CPSC 388 – Compiler Design and Construction Parsers – Context Free Grammars Announcements HW3 due via Sakai Solution to HW3 Homework: HW4 assigned today, due next Friday, via Sakai Reading: 4.1-4.4 Progress Report Grades due Sept 28th Compilers Lexical Analyzer (Scanner) Source Code Syntax Analyzer (Parser) Token Stream Abstract Syntax Tree Symantic Analyzer Intermediate Code Generator Optimizer Code Generator Scanner Source Code: position = initial + rate * 60 ; Corresponding Tokens: IDENT(position) ASSIGN IDENT(position) PLUS IDENT(rate) TIMES INT-LIT(60) SEMI-COLON Example Parse Source Code: position = initial + rate * 60 ; Abstract-Syntax Tree: position = + •Interior nodes are operators. •A node's children are operands. initial * •Each subtree forms "logical unit" e.g., the subtree with * at its root shows that because multiplication has higher precedence than addition, this operation must be performed rate as a unit (not initial+rate). 60 Limitations of RE and FSA Regular Expressions and Finite State Automata cannot express all languages For Example the language that consists of all balanced parenthesis: () and ((())) and (((((()))))) Parsers can recognize more types of languages than RE or FSA Parsers Input: Sequence of Tokens Output: a representation of program Often AST, but could be other things Also find syntax errors CFGs used to define Parser (Context Free Grammar) Context Free Grammars stmt → if ( expr ) stmt else stmt terminals Rule or Production non-terminals Context Free Grammar CFGs consist of: Σ – Set of Terminals (use tokens from scanner) N – Set of Non-Terminals (variables) P – Set of Productions (also called rules) S – the Start Non-Terminal (one on left of first rule if not specified) Productions stmt → if ( expr ) stmt else stmt Sequence of zero or more terminals and non-terminals Single non-terminal Example with Boolean Expressions “true” and “false” are boolean expressions If exp1 and exp2 are boolean expressions, then so are: exp1 || exp2 exp1 && exp2 ! exp1 ( exp1 ) Corresponding CFG bexp bexp bexp bexp bexp bexp → → → → → → TRUE FALSE bexp OR bexp bexp AND bexp NOT bexp LPAREN bexp RPAREN UPPERCASE represent tokens (thus terminals) lowercase represent non-terminals CFG for Assignments Here is CFG for simple assignment statements (Can only assign boolean expressions to identifiers) stmt → ID ASSIGN bexp SEMICOLON CFG for simple IF statements Combine these CFGs and add 2 more rules for simple IF statements: 1. stmt → IF LPAREN bexp RPAREN stmt 2. stmt → IF LPAREN bexp RPAREN stmt ELSE stmt 3. stmt → ID ASSIGN bexp SEMICOLON 4. bexp → TRUE 5. bexp → FALSE 6. bexp → bexp OR bexp 7. bexp → bexp AND bexp 8. bexp → NOT bexp 9. bexp → LPAREN bexp RPAREN You Try It Write a context-free grammar for the language of very simple while loops (in which the loop body only contains one statement) by adding a new production with nonterminal stmt on the left-hand side. CFG Languages The language defined by a context-free grammar is the set of strings (sequences of terminals) that can be derived from the start nonterminal. Think of productions as rewriting rules Set cur_seq = starting non-terminal While (non-terminal, X, exists in cur_seq): Select production with X on left of “→” Replace X with right portion of selected production Try it with given CFG What Strings are in Language 1. stmt → IF LPAREN bexp RPAREN stmt 2. 3. 4. 5. 6. 7. 8. 9. stmt → IF LPAREN bexp RPAREN stmt ELSE stmt stmt → ID ASSIGN bexp SEMICOLON bexp → TRUE bexp → FALSE bexp → bexp OR bexp bexp → bexp AND bexp bexp → NOT bexp bexp → LPAREN bexp RPAREN Set cur_seq = starting non-terminal While (non-terminal, X, exists in cur_seq): Select production with X on left of “→” Replace X with right portion of selected production Try It Again exp exp exp term term term factor factor → → → → → → → → exp PLUS term exp MINUS term term term TIMES factor term DIVIDE factor factor LPAREN exp RPAREN ID What is the language? Leftmost and Rightmost Derivations A derivation is a leftmost derivation if it is always the leftmost nonterminal that is chosen to be replaced. It is a rightmost derivation if it is always the rightmost one. Derivation Notation E => a E =>* a E =>+ a Parse Trees Start with the start nonterminal. Repeat: choose a leaf nonterminal X choose a production X --> alpha the symbols in alpha become the children of X in the tree until there are no more leaf nonterminals left. The derived string is formed by reading the leaf nodes from left to right. Ambiguous Grammars Consider the grammar exp → exp PLUS exp exp → exp MINUS exp exp → exp TIMES exp exp → exp DIVIDE exp exp → INT_LIT Construct Parse tree for 3-4/2 Are there more than one parse trees? If there is more than one parse tree for a string then the grammar is ambiguous Ambiguity causes problems with parsing (what is the correct structure)? Precedence in Grammars To write a grammar whose parse trees express precedence correctly, use a different nonterminal for each precedence level. Start by writing a rule for the operator(s) with the lowest precedence ("-" in our case), then write a rule for the operator(s) with the next lowest precedence, etc: Precedence in Grammars exp term factor → exp MINUS exp | term → term DIVIDE term | factor → INT_LIT | LPAREN exp RPAREN Now try constructing multiple parse trees for 3-4/2 Grammar is still ambiguous. Look at associativity. Construct 2 parses tree for 5-3-2. Recursion on CFGs A grammar is recursive in nonterminal X if: X derives a sequence of symbols that includes an X. A grammar is left recursive in X if: X derives a sequence of symbols that starts with an X. A grammar is right recursive in X if: X derives a sequence of symbols that ends with an X. For left associativity, use left recursion. For right associativity, use right recursion. Ambiguity Removed in CFG exp term factor → exp MINUS term | term → term DIVIDE factor | factor → INT_LIT | LPAREN exp RPAREN One level for each order of operation Left recursion for left assiciativity Now try constructing 2 parse trees for 5-3-2. You Try it Construct a grammar for arithmetic expressions with addition, multiplication, exponentiation (right assoc.), subtraction, division, and unary negative. exp → exp PLUS exp | exp MINUS exp | exp TIMES exp | exp DIVIDE exp | exp POW exp | MINUS exp | LPAREN exp RPAREN | INT_LIT Solution exp → term → factor → exponent → final → exp PLUS term | exp MINUS term | term term TIMES factor | term DIVIDE factor | factor exponent POW factor | exponent MINUS exponent | final INT_LIT | LPAREN exp RPAREN You Try It Write a grammar for the language of boolean expressions, with two possible operands: true false, and three possible operators: and or not. Add nonterminals so that or has lowest precedence, then and, then not. Finally, change the grammar to reflect the fact that both and and or are left associative. bexp → TRUE bexp → FALSE bexp → bexp OR bexp bexp → bexp AND bexp bexp → NOT bexp bexp → LPAREN bexp RPAREN List Grammars Several types of lists can be created using CFGs One or more x's (without any separator or terminator): 1. xList → X | xList xList 2. xList → X | xList X 3. xList → X | X xList One or more x's, separated by commas: 1. xList → X | xList COMMA xList 2. xList → X | xList COMMA X 3. xList → X | X COMMA xList List Grammars One or more x's, each x terminated by a semi-colon: 1. 2. 3. You Try xList → xList → xList → It X SEMICOLON | xList xList X SEMICOLON | xList X SEMICOLON X SEMICOLON | X SEMICOLON xList Zero or more x's (without any separator or terminator): 1. xList → ε | X | xList xList 2. xList → ε | X | xList X 3. xList → ε | X | X xList List Grammars Zero or more x's, each terminated by a semi-colon: 1. xList → ε | X SEMICOLON | xList xList 2. xList → ε | X SEMICOLON | xList X SEMICOLON 3. xList → ε | X SEMICOLON | X SEMICOLON xList Zero or more x's, separated by commas: You Try It 1. xList → ε | nonEmptyXList nonEmptyXList → X | X COMMA nonEmptyXList CFGs for Whole Languages To write a grammar for a whole programming language, break down the problem into pieces. For example, think about a Java program: a program consists of one or more classes: program → classlist classlist → class | class classlist CFGs for Whole Languages A class is the word "class", optionally preceded by the word "public", followed by an identifier, followed by an open curly brace, followed by the class body, followed by a closing curly brace: class → PUBLIC CLASS ID LCURLY classbody RCURLY | CLASS ID LCURLY classbody RCURLY CFGs for Whole Languages A class body is a list of zero or more field and/or method definitions: classbody deflist → ε | deflist → def | def deflist And So On…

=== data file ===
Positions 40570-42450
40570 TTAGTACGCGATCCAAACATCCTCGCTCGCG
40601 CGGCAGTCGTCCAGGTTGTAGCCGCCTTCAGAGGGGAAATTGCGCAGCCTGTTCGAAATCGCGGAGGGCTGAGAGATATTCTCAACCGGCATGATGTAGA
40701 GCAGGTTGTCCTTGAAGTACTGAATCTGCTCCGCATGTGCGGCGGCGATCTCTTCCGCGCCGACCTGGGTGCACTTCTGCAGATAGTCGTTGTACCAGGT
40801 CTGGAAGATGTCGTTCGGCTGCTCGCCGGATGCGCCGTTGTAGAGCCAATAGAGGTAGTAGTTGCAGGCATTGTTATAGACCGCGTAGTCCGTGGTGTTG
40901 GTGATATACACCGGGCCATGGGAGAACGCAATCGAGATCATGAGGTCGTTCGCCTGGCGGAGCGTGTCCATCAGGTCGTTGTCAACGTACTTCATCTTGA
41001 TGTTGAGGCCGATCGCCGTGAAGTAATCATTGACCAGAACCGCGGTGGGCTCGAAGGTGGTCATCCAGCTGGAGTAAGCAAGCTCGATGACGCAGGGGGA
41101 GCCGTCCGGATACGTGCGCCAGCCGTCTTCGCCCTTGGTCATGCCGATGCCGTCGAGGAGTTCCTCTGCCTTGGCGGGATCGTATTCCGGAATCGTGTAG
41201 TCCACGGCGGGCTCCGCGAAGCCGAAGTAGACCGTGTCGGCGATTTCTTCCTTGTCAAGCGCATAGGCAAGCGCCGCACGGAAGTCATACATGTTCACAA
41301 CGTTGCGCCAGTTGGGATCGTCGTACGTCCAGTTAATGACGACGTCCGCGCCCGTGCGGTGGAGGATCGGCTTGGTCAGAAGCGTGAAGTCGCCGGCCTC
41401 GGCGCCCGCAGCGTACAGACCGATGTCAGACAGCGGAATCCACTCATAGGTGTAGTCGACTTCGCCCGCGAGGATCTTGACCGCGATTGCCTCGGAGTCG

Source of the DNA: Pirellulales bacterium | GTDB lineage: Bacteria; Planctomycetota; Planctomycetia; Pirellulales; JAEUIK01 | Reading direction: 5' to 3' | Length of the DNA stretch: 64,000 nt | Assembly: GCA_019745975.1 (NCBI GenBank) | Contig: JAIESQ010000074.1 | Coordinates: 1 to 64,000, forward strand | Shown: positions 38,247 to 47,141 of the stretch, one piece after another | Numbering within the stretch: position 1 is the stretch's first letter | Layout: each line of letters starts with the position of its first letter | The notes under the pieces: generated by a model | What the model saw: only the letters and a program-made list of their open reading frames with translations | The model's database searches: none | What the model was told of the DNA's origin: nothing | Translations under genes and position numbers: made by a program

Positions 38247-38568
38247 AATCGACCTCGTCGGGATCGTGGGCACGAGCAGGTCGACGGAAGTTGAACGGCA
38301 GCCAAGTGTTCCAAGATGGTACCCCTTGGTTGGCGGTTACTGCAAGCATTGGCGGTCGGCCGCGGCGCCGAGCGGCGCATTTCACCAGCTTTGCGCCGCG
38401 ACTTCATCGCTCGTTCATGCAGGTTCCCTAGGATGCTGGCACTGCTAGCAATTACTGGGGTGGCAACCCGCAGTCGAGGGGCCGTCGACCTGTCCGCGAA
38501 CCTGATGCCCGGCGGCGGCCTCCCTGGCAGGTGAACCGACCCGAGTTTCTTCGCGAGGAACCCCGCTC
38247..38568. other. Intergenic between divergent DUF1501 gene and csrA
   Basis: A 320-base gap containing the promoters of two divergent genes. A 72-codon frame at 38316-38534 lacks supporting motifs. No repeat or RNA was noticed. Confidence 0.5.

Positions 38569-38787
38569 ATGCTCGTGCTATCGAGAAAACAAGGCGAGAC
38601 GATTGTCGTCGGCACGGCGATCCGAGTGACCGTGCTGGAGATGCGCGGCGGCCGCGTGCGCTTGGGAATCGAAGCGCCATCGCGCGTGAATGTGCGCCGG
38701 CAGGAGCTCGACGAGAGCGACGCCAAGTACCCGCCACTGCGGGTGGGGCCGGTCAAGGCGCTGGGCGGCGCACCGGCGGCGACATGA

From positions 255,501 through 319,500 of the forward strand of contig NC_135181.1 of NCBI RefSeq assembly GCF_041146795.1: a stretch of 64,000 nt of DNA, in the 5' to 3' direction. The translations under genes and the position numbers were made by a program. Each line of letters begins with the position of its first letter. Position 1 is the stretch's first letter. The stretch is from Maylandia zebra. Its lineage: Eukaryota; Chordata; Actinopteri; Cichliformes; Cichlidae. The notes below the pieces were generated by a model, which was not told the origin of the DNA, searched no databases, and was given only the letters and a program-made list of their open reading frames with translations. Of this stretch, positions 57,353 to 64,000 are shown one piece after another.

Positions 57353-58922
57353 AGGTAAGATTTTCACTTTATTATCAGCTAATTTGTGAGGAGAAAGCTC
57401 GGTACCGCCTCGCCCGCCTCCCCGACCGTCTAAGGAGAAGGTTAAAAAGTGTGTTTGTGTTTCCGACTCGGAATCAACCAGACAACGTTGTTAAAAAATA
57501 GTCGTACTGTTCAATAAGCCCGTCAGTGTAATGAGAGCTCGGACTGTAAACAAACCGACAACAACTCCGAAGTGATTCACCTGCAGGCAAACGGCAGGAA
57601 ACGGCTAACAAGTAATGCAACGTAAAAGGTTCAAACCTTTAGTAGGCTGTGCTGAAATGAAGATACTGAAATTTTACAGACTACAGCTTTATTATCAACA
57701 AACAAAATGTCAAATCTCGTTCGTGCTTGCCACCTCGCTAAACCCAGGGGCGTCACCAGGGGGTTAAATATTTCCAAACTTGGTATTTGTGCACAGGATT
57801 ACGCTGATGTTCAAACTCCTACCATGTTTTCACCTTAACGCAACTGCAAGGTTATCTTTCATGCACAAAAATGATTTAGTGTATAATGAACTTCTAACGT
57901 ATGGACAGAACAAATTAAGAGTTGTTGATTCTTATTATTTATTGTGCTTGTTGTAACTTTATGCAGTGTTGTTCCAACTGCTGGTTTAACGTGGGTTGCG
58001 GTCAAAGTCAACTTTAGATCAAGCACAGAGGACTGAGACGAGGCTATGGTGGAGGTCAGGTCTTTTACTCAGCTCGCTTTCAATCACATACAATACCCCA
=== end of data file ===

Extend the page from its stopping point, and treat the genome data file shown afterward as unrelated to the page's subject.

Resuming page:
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# CPSC 388 – Compiler Design and Construction